Why is the Board of Dietetics censoring a blogger? To answer this, I need to tell you about two characters in this story. Who will you side with? On one side is a blogger and on the other is a large organisation. At the heart of the matter is how the Healthcare sector is dealing with social media.
Drew Bowling wrote an article about Steve Cooksey (the blogger). His article deals with censorship and free speech on the internet. So, let us begin.
Steven Cooksey has type II diabetes. He took daily insulin shots to control his blood sugar level. Steve then decided to change to a no-grain/low-carbohydrate diet (Paleo Diet) which he maintains. His health improved and he setup a website (Diabetes-Warrior) to share his story. His site states that he took 4 shots a day before switching to the Paleo diet and now requires no injections. The site offers tips and his disdain for American Diabetes Association (ADA) policies and guidelines.
The ADA didn’t approve of Steve’s blog. Then in January 2012, the North Carolina Board of Dietetics/Nutrition stopped him because he breached the licensing law. This means you can’t give personal diet advice, freely or for compensation, because you breach the unlicensed practice of dietetics and will be criminally charged. Applying this law seems strange considering people often blog about diabetes and diets.
Steve amended his comments and joined forces with the Institute of Justice to file a lawsuit against the State Board in the federal court. The question here is, does the government’s power to license occupations supersede one’s right to speak freely. Only time will tell.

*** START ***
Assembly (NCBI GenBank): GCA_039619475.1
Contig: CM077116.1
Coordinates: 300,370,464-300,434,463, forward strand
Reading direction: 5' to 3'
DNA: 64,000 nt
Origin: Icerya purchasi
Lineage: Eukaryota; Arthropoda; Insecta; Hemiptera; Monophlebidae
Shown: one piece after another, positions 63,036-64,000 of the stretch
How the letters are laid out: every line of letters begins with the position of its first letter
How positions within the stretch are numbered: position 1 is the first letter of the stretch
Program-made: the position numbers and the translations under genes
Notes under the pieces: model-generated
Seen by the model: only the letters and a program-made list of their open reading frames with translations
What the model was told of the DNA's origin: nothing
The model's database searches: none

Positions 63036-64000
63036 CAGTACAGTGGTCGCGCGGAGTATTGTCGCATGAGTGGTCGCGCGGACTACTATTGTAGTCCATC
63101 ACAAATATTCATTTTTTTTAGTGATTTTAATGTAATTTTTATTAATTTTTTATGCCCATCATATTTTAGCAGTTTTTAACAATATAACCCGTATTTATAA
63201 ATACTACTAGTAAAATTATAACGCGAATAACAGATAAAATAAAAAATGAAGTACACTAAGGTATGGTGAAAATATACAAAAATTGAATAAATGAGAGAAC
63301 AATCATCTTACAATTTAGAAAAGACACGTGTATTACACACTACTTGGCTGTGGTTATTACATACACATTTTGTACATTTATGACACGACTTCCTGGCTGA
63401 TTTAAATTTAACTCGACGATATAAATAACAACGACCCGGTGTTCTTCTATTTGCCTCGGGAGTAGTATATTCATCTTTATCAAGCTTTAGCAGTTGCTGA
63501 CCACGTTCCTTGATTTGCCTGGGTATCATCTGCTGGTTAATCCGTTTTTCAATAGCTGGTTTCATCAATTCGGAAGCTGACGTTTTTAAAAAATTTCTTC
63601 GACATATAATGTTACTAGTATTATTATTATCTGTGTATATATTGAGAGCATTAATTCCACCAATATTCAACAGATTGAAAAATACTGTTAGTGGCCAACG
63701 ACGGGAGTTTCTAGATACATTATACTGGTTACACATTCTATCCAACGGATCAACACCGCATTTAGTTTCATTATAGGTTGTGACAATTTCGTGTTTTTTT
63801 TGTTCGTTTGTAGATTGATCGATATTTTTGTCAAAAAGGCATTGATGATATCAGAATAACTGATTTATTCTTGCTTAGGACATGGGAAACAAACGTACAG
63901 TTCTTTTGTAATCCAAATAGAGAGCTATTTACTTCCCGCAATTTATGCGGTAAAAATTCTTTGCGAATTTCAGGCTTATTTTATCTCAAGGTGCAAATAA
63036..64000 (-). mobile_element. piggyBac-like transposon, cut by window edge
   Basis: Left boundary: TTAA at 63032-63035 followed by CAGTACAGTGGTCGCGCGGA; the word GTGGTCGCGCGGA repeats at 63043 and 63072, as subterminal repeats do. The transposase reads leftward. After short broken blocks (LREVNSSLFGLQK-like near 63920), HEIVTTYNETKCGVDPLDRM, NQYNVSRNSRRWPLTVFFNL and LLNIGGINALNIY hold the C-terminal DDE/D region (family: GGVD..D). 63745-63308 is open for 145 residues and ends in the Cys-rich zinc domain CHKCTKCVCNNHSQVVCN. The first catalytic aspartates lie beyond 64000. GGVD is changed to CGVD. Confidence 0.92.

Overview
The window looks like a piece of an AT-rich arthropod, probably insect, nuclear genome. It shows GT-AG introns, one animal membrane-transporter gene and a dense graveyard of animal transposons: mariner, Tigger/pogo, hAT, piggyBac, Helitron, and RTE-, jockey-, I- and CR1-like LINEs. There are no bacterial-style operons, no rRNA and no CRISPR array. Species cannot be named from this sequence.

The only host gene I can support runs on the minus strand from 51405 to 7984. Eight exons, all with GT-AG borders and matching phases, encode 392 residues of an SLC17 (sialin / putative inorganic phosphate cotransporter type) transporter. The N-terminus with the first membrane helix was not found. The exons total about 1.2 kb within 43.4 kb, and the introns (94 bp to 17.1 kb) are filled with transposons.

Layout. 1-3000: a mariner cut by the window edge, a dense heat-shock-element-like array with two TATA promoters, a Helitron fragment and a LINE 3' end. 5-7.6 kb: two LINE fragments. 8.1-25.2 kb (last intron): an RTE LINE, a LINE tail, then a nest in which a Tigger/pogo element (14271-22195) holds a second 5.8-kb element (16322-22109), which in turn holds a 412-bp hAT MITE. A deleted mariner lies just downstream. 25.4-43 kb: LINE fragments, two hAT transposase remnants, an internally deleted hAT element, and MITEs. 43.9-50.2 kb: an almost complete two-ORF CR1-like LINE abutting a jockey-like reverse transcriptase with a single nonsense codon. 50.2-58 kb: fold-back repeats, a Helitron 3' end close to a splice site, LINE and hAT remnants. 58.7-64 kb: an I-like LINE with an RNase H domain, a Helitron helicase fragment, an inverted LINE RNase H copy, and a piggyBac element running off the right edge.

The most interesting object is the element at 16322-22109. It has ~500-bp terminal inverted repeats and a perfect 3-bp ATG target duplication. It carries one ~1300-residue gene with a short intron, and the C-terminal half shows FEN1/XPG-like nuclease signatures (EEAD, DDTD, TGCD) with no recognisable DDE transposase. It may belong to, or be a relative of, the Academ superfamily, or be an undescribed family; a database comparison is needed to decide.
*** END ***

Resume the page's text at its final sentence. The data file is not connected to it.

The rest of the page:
Who you choose is your decision. The government, healthcare sector and businesses in that industry haven’t embraced social media properly. People use it to find information and treatment for health related issues by researching it or joining online communities and forums. They hate the system of guidelines because it’s not listening to them. They want their problem solved. Greater transparency and online community involvement is needed. How can governments be involved? What can the healthcare sector do to improve social media relations? The solutions are there, you only have to look.
Related and Contributing articles
- Censored Blogger: “People Need to Know the Truth” (webpronews.com)
- Institute for Justice takes case of paleo blogger charged over giving people advice on what to eat (thebovine.wordpress.com)
- It is Deathcare … not healthcare by Steve Cooksey
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